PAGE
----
Brotherhood – “an association or community of people linked by a common interest, religion, or trade”
These days we’re constantly impressed by the incredible things people are doing on our bikes. Everyday people deciding to go out and push themselves to the mental and physical limit.
So, we’ve decided to create the Brotherhood as our way of highlighting these amazing achievements. The Brotherhood will be a collection of individuals that we feel deserve some recognition for what they have accomplished.
Some achievements may be huge, others smaller, some adventurous and others taking place in the city – however all will be linked by the common interest of cycling.
First up is Fraser Hughes, who in June of 2019 not only competed in the GBDURO bikepacking endurance race but also placed 3rd. He’ll be the first to receive the limited edition Brotherhood patch. Carry on reading to learn more about the event and Fraser’s experience in this gruelling race…
What is your name?
Where are you based?
What bike do you ride?
Kepler Disc – Blue/Green jazzy. Built with 10 speed Tiagra and a Deore 9 speed derailleur.
Tell us a bit about the GBDURO? Length, elevation etc etc
A 2,000 kilometer race from Land’s End to John O’Groats with 30,000 meters of climbing.
Terrain was very mixed. 40% gravel, marshland, grass, mud and fields.35% road and 25% bridleways and cycle paths.
Why did you choose to do this?
I rode the LEJOG back in 2016 as part of a charity ride. It was my first big, big ride. Safe to say I had an amazing time on it. It got me into distance riding. I loved the idea of doing it again. The idea for a bikepacking race across the UK had been thrown around for a few years so it was really cool to ride the first one. The Racing Collective and the guys did an amazing job to build a special route for this; connecting many iconic routes with beautiful unknown trails, bridleways, paths, tunnels, marshes and roads in a mad-hard but hugely satisfying ride. I have done big events before, including TCRno5 and TAW. However, I have never ridden this much off-road. I like to be challenged and try out new things, and after having a conversation with Phillipa (bikepacking hitter) during the Silk Road Mountain Race debrief, I thought this event would be perfect for me so I signed up. In fact I bought the Kepler disc with this event in mind as I wanted a bike that could take larger 42mm tyres and a steel frame for extra durability.
Can you tell us some of your highlights from the ride?
Riding the Desert of Wales was some of the best gravel riding I have ever done. Wales has a special place in my heart. It feels mystical but it is a hard as nails place to ride. Some of the Welsh sections to Stage 1 route tapped into some of Mike Hall’s Valleycat route that I rode back in 2016. That was super cool. Even the end of Stage 1 finish at Daffs Farm in Ysbyty Cynfyn was the same HQ spot for the Valleycat.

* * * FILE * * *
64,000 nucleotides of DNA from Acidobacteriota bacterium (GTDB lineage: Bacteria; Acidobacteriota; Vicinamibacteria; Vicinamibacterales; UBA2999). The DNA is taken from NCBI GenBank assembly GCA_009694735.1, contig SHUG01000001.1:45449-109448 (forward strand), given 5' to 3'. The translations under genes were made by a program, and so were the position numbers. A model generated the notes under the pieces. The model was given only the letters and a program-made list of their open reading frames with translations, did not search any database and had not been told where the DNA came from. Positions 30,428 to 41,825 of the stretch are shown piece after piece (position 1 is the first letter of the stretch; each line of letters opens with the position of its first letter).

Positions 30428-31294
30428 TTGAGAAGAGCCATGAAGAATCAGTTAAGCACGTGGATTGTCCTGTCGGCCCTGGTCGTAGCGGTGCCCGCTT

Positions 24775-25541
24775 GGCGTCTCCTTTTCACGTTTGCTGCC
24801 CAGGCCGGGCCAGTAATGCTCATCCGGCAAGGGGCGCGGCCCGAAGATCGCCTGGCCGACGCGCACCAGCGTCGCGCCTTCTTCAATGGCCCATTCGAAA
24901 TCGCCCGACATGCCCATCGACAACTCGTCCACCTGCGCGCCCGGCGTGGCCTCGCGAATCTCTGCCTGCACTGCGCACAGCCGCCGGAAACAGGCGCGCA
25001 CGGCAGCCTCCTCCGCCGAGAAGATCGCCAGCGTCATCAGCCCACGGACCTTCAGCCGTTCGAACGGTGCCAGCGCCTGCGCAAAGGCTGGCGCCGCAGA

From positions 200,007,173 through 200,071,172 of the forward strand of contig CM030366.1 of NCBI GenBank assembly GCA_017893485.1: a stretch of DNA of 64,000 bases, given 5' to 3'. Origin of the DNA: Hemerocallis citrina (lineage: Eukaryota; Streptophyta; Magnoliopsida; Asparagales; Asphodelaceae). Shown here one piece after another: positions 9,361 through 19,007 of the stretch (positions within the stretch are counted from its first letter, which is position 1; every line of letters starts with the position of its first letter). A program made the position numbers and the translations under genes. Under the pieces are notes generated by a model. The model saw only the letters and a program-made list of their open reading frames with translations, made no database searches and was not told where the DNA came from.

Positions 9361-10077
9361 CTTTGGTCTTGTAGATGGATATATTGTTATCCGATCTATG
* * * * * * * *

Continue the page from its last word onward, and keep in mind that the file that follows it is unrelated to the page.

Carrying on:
Also, the start of stage 3. Crossing through Kielder National park where the Dirty Reiver runs was amazing. Then entering the Scottish border area on a fabulous day was testing because there was a good 150 kilometre stretch with no resupply points. This meant I had to be organised with my food and water but it felt like an adventure going into the final wilderness of the UK.
And I’m sure there were some lows – talk us through some of these:
Plenty. Everyday I faced new issues with bike and body.
I did not leave Wales unscathed. I had a few small crashes when descending into Llangollen, the rain made the large gravel super sloppy and dangerous.
I had to boot my rear tyre with a bad gash. This resulted in a string of unhappy punctures (x9) throughout Stage 2. The closest I came to scratching was when crossing over the Yorkshire dales on a baking hot morning. I had bent my front rim badly and ran out of fresh tubes. By this point I was losing the will to live. I managed to push on and found small b&b three miles later. I sat and cooled down out of the sun and the owner gave me tea and scones. I had a conversation with myself about how far I had come and that quitting was not an option at this point in the race. I had to be realistic with myself and find solutions to my problems, not escape plans. If I got through Stage 2 and replaced my rear tyre and trued my wheels out, I would be able to gain more time for the remaining stages.
I managed to get a new rear tyre sorted and finished the race with only one more puncture.
Finally, on the final stage. My rear brake cable seized and I had a crash on a gravel descent. I crashed pretty hard on my elbow and was in pain. However, I managed to push on to finish the race (3rd overall). I inspected the wound later at John O Groats and it was not looking great. I had to go to A&E to get it surgically cleaned out and inspected. Not the most ideal finish but all part of the adventure.
And finally – what’s up next?
Some local time trial races, a couple of Audax’s and hopefully a mini tour. But no more ultra races this season for me.
All photos by @cadence_images
Want to join the Brotherhood? Whether you’ve already completed something impressive or have something big planned for the future – get in contact HERE as we’d love to hear from you. Everyone featured will receive a limited edition Brotherhood patch…